Identifying data conditions to enhance subscale score accuracy based on various psychometric models

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Jun, Hea Won
Embretson, Susan E.
Catrambone, Richard
Parsons, Charles K.
Thomas, Rick P.
Templin, Jonathan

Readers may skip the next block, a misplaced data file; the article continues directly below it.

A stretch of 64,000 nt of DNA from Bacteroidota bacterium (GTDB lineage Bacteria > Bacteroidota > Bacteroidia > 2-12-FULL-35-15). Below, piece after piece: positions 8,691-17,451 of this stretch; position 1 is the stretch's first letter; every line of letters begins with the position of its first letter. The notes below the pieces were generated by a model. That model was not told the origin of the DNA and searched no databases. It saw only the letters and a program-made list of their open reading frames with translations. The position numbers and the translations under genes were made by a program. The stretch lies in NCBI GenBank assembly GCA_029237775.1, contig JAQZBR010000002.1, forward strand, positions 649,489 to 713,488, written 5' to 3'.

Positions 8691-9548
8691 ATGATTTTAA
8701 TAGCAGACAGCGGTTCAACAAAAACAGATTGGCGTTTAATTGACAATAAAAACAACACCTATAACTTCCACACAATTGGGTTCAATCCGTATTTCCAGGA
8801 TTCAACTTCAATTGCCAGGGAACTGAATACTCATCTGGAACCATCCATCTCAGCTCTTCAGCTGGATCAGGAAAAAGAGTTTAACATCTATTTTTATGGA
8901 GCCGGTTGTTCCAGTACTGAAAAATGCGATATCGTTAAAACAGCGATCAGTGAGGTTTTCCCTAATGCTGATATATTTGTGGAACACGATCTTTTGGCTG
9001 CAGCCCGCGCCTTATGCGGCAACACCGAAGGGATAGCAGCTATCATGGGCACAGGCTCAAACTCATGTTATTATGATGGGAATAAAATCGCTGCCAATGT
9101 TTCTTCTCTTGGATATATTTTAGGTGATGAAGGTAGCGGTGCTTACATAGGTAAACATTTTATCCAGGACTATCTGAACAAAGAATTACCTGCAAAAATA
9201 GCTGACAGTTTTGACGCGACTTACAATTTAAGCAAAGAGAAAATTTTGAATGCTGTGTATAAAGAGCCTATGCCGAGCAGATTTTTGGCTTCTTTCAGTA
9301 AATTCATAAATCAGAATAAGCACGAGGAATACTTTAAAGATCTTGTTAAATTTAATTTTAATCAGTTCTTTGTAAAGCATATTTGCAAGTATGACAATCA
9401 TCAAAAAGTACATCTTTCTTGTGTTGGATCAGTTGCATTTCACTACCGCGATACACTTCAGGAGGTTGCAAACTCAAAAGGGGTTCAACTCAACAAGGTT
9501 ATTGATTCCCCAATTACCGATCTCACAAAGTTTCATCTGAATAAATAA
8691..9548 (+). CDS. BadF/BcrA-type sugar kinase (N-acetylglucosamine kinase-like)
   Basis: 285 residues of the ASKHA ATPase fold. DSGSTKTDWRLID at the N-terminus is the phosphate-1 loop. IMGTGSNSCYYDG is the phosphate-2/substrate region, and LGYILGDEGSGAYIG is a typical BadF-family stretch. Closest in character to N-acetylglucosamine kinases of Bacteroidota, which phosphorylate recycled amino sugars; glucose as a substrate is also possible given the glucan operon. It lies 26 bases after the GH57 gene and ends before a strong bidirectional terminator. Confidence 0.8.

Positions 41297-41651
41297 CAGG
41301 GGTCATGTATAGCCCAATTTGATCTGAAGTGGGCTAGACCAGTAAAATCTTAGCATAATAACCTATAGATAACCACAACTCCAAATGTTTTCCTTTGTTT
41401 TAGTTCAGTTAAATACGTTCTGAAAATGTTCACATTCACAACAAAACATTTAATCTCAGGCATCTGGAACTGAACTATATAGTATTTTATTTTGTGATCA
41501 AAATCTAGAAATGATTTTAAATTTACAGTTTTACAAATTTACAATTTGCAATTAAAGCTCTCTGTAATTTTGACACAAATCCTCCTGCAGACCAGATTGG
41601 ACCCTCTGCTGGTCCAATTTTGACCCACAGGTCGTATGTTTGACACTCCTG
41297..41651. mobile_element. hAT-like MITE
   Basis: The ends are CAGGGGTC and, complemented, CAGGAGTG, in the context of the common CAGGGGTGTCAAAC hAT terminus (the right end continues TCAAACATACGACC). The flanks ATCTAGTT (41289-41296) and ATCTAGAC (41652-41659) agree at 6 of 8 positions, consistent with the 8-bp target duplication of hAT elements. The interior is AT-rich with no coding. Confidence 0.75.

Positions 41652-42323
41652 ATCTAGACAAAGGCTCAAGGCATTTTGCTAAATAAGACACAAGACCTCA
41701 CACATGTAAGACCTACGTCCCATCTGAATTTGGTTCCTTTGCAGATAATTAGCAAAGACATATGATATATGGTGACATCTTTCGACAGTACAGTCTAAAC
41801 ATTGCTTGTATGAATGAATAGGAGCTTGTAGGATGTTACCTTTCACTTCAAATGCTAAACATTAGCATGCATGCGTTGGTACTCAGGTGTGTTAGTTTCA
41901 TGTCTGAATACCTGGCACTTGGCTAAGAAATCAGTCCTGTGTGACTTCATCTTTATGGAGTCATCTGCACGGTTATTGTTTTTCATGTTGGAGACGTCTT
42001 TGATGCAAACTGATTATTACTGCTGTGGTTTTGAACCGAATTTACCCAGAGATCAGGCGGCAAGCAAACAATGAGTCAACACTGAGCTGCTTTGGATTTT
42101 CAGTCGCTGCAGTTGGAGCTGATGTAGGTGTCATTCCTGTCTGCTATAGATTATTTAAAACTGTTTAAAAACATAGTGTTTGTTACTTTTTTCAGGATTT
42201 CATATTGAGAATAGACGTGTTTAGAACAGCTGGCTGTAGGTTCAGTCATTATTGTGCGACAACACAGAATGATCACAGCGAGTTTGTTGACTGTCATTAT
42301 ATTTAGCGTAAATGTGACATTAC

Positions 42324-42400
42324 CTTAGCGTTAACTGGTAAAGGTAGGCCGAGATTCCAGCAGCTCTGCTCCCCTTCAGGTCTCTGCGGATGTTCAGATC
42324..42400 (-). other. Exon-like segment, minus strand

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As a result of the requirements in the NCLB Act of 2001, subscale score reporting has drawn much attention from educational researchers and practitioners. Subscale score reporting has an important diagnostic value because it can give information about respondents’ cognitive strengths and weaknesses in specific content domains. Although several testing programs have reported their results in subscales, there have been many concerns about the reported subscale scores due to their lack of appropriate psychometric quality, especially in reliability. Various subscale scoring methods have been proposed to overcome the lack of reliability (Monaghan, 2006; Haberman, 2008). However, their efficiency in subscale scoring seems to fluctuate under different data conditions. The current study seeks the optimal data conditions for maximizing reliability or accuracy of subscale scores using CTT- and IRT-based methods. Both real-world data and simulation data are used to compute subscale scores, and their accuracies of these estimations (i.e., reliability) are compared. For a real-world data study, response data of a math achievement test from 5,000 eighth grade students in a Midwestern state are used. For the simulation study, response data are generated varying the subscale length, between-subscales correlations, within-subscale correlations, and level of item difficulty. Each data condition has 100 replications.
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